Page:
From the TCG Archives (June 2005)
Throwing it back to the early 2000’s, these posts take a look at the more recent history of stenography and broadcast captioning. A lot has changed in ten to fifteen years – let’s take a look at where the industry was heading and how it’s moving forward in 2019.
Last time, we looked at how stenocaptioners write. Now, our focus changes to the specific software programs which stenocaptioners use to translate instantaneously their machine shorthand into English text.
A Captioner’s Dictionary
Every stenocaptioner maintains an individual database (or ‘dictionary’) which assigns English words to phonetic shorthand outlines. Stenocaptioners are continually adding new words to their dictionaries due to the wide-ranging vocabulary that confronts them in their daily work.
Occasionally a live caption may contain a word that is incorrectly spelled but which translates phonetically on screen and is therefore able to be understood. This may be an example of where a word has not yet been added to the stenocaptioner’s shorthand dictionary. It can take a captioner many years to build their dictionary to a level where it can become acceptable for live news broadcasts.
What sets captioning software apart from realtime software is its ability to communicate with an encoder, the piece of equipment that inserts the captions into the video stream. The captioner must be intimately knowledgeable of their software in order to transmit high-quality captions as well as troubleshoot difficulties as they arise. The captioner is directly and most often independently responsible for executing software functions affecting the overall caption presentation.
For example, the captioner can be responsible for any or all of the following functions:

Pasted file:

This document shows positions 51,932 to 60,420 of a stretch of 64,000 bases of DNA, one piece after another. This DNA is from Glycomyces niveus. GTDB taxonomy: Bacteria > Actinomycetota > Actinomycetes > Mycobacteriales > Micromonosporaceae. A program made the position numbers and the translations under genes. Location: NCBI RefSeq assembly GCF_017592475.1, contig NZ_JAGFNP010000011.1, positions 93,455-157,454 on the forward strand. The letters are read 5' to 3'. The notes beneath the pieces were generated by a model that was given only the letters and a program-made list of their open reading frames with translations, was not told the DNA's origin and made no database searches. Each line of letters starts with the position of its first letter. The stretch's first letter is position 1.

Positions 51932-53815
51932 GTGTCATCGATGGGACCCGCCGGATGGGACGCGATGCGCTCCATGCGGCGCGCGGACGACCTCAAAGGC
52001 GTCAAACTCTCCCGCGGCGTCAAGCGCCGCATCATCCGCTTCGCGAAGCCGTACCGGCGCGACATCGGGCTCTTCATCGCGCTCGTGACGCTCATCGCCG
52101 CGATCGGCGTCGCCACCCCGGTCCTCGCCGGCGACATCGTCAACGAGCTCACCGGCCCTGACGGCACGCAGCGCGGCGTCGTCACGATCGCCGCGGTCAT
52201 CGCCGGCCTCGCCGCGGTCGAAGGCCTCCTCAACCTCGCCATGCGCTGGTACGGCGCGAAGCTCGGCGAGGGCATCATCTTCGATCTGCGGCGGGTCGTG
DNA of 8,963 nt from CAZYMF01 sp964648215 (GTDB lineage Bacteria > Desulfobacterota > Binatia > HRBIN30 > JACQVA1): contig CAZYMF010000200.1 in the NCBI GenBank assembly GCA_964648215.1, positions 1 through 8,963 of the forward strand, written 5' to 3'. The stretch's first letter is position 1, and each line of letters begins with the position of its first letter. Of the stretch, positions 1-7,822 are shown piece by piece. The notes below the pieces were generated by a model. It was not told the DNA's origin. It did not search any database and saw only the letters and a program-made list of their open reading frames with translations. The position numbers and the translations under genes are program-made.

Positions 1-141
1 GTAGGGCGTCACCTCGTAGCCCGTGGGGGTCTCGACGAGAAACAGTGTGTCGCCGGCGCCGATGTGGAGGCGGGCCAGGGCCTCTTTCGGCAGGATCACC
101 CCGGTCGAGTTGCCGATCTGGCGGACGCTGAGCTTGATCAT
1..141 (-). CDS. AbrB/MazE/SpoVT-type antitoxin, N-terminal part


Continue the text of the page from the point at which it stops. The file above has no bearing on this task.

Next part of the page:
· Dialing modems to connect to encoders
· Preparing and integrating
· Determining the proper placement of the captions on the television screen and adjusting placement as needed
· Sending various commands to the encoder at the proper time
With several different steno machine manufacturers and a wide variety of captioning software available to captioners, the potential for conflict between software and hardware is always a possibility.
It is recommended that before the purchase of any new equipment, hardware or software, a guarantee of compliance is given by the manufacturer – this could go a long way to solving any technical issues that arise as the new technology is implemented.
What do the >> and >>> symbols mean?
There are a few conventions that have become universal, or close to it, and this is one of them. When a line begins with >>, it means that somebody new is speaking. When a line in a news broadcast begins with >>>, it means that a new story is beginning. The double chevron can be combined with a Speaker ID to further identify who is speaking. A Speaker ID is used to identify well-known public figures such as the Prime Minister, the regular Anchors, or field Reporters.
Why is captioning almost always in uppercase (capitals)?
Numerous studies have shown that mixed-case text is easier to read than all uppercase. Virtually all captioning in North America is done in uppercase only, however, because the resolution of the caption decoders caused some pretty ugly lowercase letters. For example, there are no descenders available for the lowercase i, j, g, q, and y. This means that these letters are pushed up on the line relative to the other letters, making it harder to read.